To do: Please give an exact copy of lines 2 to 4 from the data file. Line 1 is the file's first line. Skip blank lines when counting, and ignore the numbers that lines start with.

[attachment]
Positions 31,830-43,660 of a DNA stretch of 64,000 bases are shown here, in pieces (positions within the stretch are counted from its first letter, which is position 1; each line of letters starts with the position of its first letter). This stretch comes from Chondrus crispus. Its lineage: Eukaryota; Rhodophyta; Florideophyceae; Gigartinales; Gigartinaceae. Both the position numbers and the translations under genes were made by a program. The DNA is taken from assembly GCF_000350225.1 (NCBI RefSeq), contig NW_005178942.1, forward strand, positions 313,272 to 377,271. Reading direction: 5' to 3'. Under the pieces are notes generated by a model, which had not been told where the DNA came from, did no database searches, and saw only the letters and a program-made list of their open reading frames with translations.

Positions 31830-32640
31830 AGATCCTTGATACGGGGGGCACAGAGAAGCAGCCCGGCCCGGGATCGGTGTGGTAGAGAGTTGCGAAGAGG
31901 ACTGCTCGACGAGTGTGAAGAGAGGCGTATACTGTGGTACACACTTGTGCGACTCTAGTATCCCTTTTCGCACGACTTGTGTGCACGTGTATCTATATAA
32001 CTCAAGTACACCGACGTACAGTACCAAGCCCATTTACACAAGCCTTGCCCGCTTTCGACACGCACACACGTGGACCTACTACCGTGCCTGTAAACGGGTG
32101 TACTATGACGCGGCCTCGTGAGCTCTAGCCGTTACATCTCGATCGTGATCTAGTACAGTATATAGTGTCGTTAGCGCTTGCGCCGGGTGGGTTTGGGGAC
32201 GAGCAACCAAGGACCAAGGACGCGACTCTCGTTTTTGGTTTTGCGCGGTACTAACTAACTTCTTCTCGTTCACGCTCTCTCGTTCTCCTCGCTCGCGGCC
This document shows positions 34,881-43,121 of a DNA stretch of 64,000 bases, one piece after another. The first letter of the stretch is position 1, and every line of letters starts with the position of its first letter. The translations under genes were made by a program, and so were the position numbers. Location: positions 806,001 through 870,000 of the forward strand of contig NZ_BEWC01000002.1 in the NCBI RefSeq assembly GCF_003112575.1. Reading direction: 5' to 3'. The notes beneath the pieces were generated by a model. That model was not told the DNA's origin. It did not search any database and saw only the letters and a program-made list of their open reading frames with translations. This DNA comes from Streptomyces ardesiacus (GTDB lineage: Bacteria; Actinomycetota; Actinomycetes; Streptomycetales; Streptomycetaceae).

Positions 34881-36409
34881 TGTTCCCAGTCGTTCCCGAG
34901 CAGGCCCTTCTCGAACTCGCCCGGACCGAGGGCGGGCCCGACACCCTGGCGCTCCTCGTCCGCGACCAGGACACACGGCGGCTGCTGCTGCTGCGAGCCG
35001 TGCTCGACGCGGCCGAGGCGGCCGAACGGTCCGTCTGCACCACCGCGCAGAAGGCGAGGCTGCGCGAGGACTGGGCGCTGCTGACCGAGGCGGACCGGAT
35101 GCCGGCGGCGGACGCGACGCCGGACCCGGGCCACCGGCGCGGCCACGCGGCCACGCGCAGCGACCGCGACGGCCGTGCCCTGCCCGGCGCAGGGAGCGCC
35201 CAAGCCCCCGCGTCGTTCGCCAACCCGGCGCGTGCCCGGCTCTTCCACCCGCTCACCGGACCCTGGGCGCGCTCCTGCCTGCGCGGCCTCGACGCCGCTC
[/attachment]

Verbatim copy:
Positions 31830-32640
31830 AGATCCTTGATACGGGGGGCACAGAGAAGCAGCCCGGCCCGGGATCGGTGTGGTAGAGAGTTGCGAAGAGG
31901 ACTGCTCGACGAGTGTGAAGAGAGGCGTATACTGTGGTACACACTTGTGCGACTCTAGTATCCCTTTTCGCACGACTTGTGTGCACGTGTATCTATATAA